Michel Lamarche réside à Cornwall depuis 1993, 19 ans cette année. Jus- qu’à maintenant il s’est impliqué dans maintes associations telle Vive Cor- nwall , pour laquelle il a entre autre organisé un rallye automobile de ma- nière à faire découvrir les différents sites historiques francophones de la région; il travaille bénévolement pour l’organisme Service aux victimes de S.D.G et Akawsasne. Michel a aussi animé à la radio fran- cophone de l’Est ontarien CHOD FM 92,1 pendant plus d’un an. Il est main- tenant vice-président du conseil d’administration. Il s’intéresse gran- dement au théâtre. Il fait d’ailleurs partie du CA de l’Amalgame à Cor- nwall. Excellent comédien, il participe régulièrement aux soirées d’improvi- sation offertes par Lila, un organisme chapeauté par l’Amalgame. Il tiendra un premier match d’impro public dans le cadre du mois des Noirs au Centre culturel de Cornwall, le vendredi 3 février 2011. Dans les semaines à venir Michel s’entourera d’une douzaine de comédiens dans le projet LIRE ET DÉLIRE offert par la troupe de théâtre Vieille 17 de Rockland et l’Amalgame, projet qui mènera à une lecture publi- que de la pièce de Robert Marinier, À la gauche de Dieu, le dimanche 4 février 2012 au Centre Charles Émile Claude. Il joue dans la troupe Café Théâtre Markalou de Gatineau depuis 8 ans, il tiendra trois rôles dans la pièce Last Call 2, de l’auteur Denis Blondin, en- tre le 10 février et le 24 mars. Enfin il tiendra le rôle de Krampach, un serviteur, dans la production Le plus heureux des trois, un texte d’Eugène Labiche qui sera présenté par la Troupe Les Exclamateurs, du 23 au 26 février au Centre culturel Calixa Lavallée à Montréal. 1- Êtes-vous une personne de matin ou de soir? Les deux; cela dépend des activités en cours. 2- Quel est votre jour préféré de la semaine? Tous les jours sont identi- ques maintenant pour moi puisque je suis un jeune retraité. 3- Tenez-vous un journal person- nel? Non. 4- Quel est votre devise? Faut pen- ser à ce que nous possédons et non à ce que nous n’avons pas. 5- Quel était votre rêve d’enfance? Être comédien. 6- Si vous pouviez changer le monde, que changeriez-vous? La violence, la jalousie et l’envie. 7- Un talent que vous aimeriez avoir? Mucisien. 8- Quel est votre sujet de discussion favori? La philosophie de vie.

peur? La maladie. 19- Un évènement marquant de vo- tre vie? La naissance de mes filles Patricia et Julie et de ma petite-fille Genève. 20- Votre chanson préférée? Un banc, un arbre, une rue, Séverine. 21- Comment voyez-vous Cornwall dans dix ans? Florissant grâce au dé- veloppement économique. 22- Ce que vous aimez à Cornwall? Les amis. 23- Ce que vous détestez à Cornwall? Je ne déteste rien de Cornwall. 24- Vous trouvez une lampe magi- que, un génie en sort et vous offre d’exaucer trois vœux, quels sont-ils? La santé, la richesse et le bonheur. 25- Votre plus gros mensonge c’est? J’ai caché à mon épouse que je suivais des cours de théâtre; je voulais lui faire une surprise. 26- La personne la plus importante dans votre vie? Tous sont plus impor- tants pour moi. 27- Votre raison de vivre? L’amour de la vie. 28- En un mot l’enfant que vous étiez? Tranquille. 29- L’ado que vous étiez en deux mots? Moins tranquille. 30- Et l’adulte en trois mots? Tou- jours en mode d’apprentissage. 31- À quoi ressemble le paradis se- lon vous? Un monde sans violence, sans crainte. 32- Avez-vous peur de la mort? Non. 33- Êtes-vous surpertitieux? Non, je ne veux pas l’être. 34- Votre boisson préférée? Le jus de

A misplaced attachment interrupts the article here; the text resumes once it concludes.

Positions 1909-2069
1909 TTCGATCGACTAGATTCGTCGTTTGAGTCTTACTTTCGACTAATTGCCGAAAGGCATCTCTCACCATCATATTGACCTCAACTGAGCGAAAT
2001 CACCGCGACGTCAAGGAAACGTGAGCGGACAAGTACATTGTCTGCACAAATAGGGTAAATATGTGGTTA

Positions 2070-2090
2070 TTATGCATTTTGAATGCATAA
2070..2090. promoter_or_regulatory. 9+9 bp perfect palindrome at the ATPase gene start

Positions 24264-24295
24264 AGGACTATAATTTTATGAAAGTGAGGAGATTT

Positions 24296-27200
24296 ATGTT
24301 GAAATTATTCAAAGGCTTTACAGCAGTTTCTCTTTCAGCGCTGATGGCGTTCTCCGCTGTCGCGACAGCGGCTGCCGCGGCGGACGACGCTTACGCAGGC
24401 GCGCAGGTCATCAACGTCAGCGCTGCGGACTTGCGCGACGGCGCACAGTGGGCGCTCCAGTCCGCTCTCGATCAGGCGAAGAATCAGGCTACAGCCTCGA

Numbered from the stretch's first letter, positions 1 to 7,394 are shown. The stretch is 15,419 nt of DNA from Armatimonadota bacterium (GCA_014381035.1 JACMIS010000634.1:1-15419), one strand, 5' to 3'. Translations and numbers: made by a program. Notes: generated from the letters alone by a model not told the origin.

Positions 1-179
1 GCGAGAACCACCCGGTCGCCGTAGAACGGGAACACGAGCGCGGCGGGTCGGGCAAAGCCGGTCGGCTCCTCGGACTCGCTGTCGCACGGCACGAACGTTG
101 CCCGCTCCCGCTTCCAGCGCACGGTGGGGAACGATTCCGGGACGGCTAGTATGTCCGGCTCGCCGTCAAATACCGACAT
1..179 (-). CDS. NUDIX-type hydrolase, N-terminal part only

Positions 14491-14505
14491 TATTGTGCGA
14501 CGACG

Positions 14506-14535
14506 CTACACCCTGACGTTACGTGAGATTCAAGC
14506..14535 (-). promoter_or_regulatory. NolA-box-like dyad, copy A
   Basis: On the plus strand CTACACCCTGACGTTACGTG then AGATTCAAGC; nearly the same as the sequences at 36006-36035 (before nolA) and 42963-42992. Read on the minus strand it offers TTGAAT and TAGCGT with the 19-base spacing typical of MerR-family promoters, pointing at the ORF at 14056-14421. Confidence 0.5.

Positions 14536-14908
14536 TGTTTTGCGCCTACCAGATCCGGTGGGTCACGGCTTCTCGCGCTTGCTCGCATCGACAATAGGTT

canneberges 35- Un métier ou profession que vous aimeriez exercer? Médecin. 36- Avez-vous un projet chéri que vous comptez réaliser tôt ou tard? Écrire une pièce de théâtre. 37- Votre animal préféré? Le chat. 38- Films préférés : amour, action, guerre, etc? Amour et action sans vio- lence. 39- Comment vous voyez-vous? Sen- sible. 40- Comment les autres vous voient- ils? Aucune idée. 41- Votre signe astrologique? Scor- pion. Lisez-vous l’horoscope? Non. 42- Quel animal vous représente le plus? Dauphin, c’est toujours joyeux, ils s’amusent continuellement. 43- Le film que vous avez regardé 50 fois c’est? Un dîner de cons. 44- Qu’est-ce qui vous rend de bonne humeur? De voir les gens heureux autour de moi. 45- Votre actrice préférée? Sandra Bullock 46- Si vous pouviez entrer dans la peau d’une célébrité ou d’une person- nalité publique connue, qui choisiriez d’être le temps d’une journée? Un po- liticien puissant. 47- Que feriez-vous dans la peau de cette personne pendant cette journée. Je mettrais plusieurs personnes à la porte. 49- La saison la plus inspirante pour vous? Le printemps, les journées sont plus longues; la clarté est là 12 heures par jour. Tout se réveille. 50- Votre plat favori? Poulet cordon bleu.

9- Un métier que vous admirez? La médecine. 10- Lorsque vient le temps de vous informer, êtes-vous du type radio, télé, Internet ou journal? Tout ça. 11- Qu’est-ce qui vous met les nerfs à vif? Le mensonge. 12- Y a-t-il une cause pour laquelle vous donneriez votre chemise? La vio- lence faite aux femmes et aux enfants. 13- La plus belle qualité qu’une per- sonne puisse avoir? L’honnêteté. 14- Quel pays aimeriez-vous visi- ter? L’Inde et le Camboge. 15- Vin blanc ou vin rouge? Les deux. 16- Ce que vous aimeriez que l’on dise de vous? Un ami que j’aimerais avoir. 17- Ce que vous reportez toujours à plus tard? Payer mes factures. 18- Quelle est votre plus grande

Le dimanche 11 décem- bre, l’équipe midget mineur de Cornwall a or- ganisé une collecte de denrées alimentaires au profit de Centraide. La quantité de nourri- ture collectée a permis de fournir suffisamment de nourriture et de cadeaux à sept familles pour la sai- son de Noël 2011. Le directrice exécutive deCentraidedansS .D .G , Karen Turchetto, a remer- cié l’équipe, les entraîneurs et les organi- sateurs de cet événement.